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Article: Interlocking patrimonialisms and state formation in qing China and early modern Europe

TitleInterlocking patrimonialisms and state formation in qing China and early modern Europe
Authors
KeywordsBureaucracy
China
Empire
Europe
Patrimonialism
Qing
State
Issue Date2011
Citation
Annals of the American Academy of Political and Social Science, 2011, v. 636, n. 1, p. 164-181 How to Cite?
AbstractFamilial power contributed to binding territories together and systematically severing them in both China and early modern European states. In the early Qing (1644-1911) Empire, Manchu conquerors met the challenges of securing and expanding rule by discovering ways to use laterally related brothers and imperial bondservants to hold Chinese bureaucrats in check, while deploying bureaucracy to restrain princely brothers from partitioning the state. The ensuing interlock of patrimonial practices and bureaucracy, developed in a style similar to ancien regime France, stabilized political power for centuries.
Persistent Identifierhttp://hdl.handle.net/10722/216344
ISSN
2015 Impact Factor: 1.708
2015 SCImago Journal Rankings: 1.164

 

DC FieldValueLanguage
dc.contributor.authorWang, Liping-
dc.contributor.authorAdams, Julia-
dc.date.accessioned2015-09-14T12:19:47Z-
dc.date.available2015-09-14T12:19:47Z-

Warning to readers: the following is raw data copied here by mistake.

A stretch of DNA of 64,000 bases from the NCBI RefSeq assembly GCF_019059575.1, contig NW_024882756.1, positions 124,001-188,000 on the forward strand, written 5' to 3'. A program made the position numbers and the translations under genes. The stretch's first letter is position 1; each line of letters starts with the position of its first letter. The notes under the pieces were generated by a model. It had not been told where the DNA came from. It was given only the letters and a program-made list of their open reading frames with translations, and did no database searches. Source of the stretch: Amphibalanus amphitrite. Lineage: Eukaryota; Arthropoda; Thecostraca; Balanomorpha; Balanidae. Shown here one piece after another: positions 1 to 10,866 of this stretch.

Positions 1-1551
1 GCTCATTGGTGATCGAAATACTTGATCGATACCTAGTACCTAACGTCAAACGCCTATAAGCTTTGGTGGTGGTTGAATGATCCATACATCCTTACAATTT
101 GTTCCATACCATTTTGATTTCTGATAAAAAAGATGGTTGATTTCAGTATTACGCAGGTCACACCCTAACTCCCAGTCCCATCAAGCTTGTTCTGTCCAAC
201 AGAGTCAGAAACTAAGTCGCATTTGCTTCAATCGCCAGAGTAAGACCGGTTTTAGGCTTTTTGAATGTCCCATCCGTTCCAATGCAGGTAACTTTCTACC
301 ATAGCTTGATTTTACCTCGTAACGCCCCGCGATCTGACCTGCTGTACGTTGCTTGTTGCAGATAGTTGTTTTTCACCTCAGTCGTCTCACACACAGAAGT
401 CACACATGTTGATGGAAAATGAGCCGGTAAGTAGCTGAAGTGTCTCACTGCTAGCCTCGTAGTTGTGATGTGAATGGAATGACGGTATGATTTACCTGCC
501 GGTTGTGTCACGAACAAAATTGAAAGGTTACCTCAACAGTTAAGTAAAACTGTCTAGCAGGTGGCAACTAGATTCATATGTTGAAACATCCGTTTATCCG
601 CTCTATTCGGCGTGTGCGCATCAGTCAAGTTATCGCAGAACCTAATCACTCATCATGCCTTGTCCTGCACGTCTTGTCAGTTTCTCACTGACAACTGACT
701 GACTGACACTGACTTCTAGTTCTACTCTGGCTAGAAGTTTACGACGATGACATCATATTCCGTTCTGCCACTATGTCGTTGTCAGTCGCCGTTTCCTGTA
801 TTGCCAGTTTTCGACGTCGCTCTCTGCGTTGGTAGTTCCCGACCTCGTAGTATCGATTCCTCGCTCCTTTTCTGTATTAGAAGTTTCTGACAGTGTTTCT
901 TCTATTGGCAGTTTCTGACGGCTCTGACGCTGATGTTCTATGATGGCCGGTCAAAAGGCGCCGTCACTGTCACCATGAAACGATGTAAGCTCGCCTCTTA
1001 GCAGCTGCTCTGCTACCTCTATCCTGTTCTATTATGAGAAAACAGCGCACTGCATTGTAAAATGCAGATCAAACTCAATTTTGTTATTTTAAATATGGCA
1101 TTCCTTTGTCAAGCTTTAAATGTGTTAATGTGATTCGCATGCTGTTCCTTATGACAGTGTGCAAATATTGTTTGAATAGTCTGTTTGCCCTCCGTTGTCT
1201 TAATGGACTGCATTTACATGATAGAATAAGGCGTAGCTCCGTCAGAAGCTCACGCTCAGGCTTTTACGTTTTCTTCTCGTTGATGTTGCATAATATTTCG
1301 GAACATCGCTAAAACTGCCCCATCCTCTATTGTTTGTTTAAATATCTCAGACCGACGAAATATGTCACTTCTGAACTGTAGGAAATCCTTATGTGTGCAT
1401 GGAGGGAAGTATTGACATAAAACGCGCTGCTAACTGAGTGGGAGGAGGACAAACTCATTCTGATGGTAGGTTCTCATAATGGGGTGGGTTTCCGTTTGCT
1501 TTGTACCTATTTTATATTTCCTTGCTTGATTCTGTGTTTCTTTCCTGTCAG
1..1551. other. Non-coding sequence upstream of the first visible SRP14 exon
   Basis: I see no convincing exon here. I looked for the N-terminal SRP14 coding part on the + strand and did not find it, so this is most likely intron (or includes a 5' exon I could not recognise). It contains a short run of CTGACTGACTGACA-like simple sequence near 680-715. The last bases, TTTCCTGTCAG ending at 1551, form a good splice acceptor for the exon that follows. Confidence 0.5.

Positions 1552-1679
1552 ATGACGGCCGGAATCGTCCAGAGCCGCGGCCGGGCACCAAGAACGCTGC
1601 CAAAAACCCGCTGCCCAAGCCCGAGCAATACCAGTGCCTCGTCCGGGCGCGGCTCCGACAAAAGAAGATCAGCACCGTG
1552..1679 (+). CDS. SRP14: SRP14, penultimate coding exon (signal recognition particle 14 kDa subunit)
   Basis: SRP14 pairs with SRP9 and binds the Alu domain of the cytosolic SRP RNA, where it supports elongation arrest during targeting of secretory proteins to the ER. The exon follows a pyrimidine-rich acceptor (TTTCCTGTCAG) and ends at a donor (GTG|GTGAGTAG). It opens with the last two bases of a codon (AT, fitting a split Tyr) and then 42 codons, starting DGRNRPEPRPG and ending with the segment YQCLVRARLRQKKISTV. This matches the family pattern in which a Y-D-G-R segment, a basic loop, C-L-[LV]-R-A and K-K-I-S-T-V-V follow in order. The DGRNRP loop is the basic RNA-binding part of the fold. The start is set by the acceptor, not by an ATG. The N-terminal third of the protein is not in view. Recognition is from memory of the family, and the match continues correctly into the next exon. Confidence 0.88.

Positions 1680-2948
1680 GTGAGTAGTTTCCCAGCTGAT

dc.date.issued2011-
dc.identifier.citationAnnals of the American Academy of Political and Social Science, 2011, v. 636, n. 1, p. 164-181-
dc.identifier.issn0002-7162-
dc.identifier.urihttp://hdl.handle.net/10722/216344-
dc.description.abstractFamilial power contributed to binding territories together and systematically severing them in both China and early modern European states. In the early Qing (1644-1911) Empire, Manchu conquerors met the challenges of securing and expanding rule by discovering ways to use laterally related brothers and imperial bondservants to hold Chinese bureaucrats in check, while deploying bureaucracy to restrain princely brothers from partitioning the state. The ensuing interlock of patrimonial practices and bureaucracy, developed in a style similar to ancien regime France, stabilized political power for centuries.-
dc.languageeng-
dc.relation.ispartofAnnals of the American Academy of Political and Social Science-
dc.subjectBureaucracy-
dc.subjectChina-
dc.subjectEmpire-
dc.subjectEurope-
dc.subjectPatrimonialism-
dc.subjectQing-
dc.subjectState-
dc.titleInterlocking patrimonialisms and state formation in qing China and early modern Europe-
dc.typeArticle-
dc.description.natureLink_to_subscribed_fulltext-
dc.identifier.doi10.1177/0002716211402922-
dc.identifier.scopuseid_2-s2.0-79960431437-
dc.identifier.volume636-
dc.identifier.issue1-
dc.identifier.spage164-
dc.identifier.epage181-
dc.identifier.eissn1552-3349-

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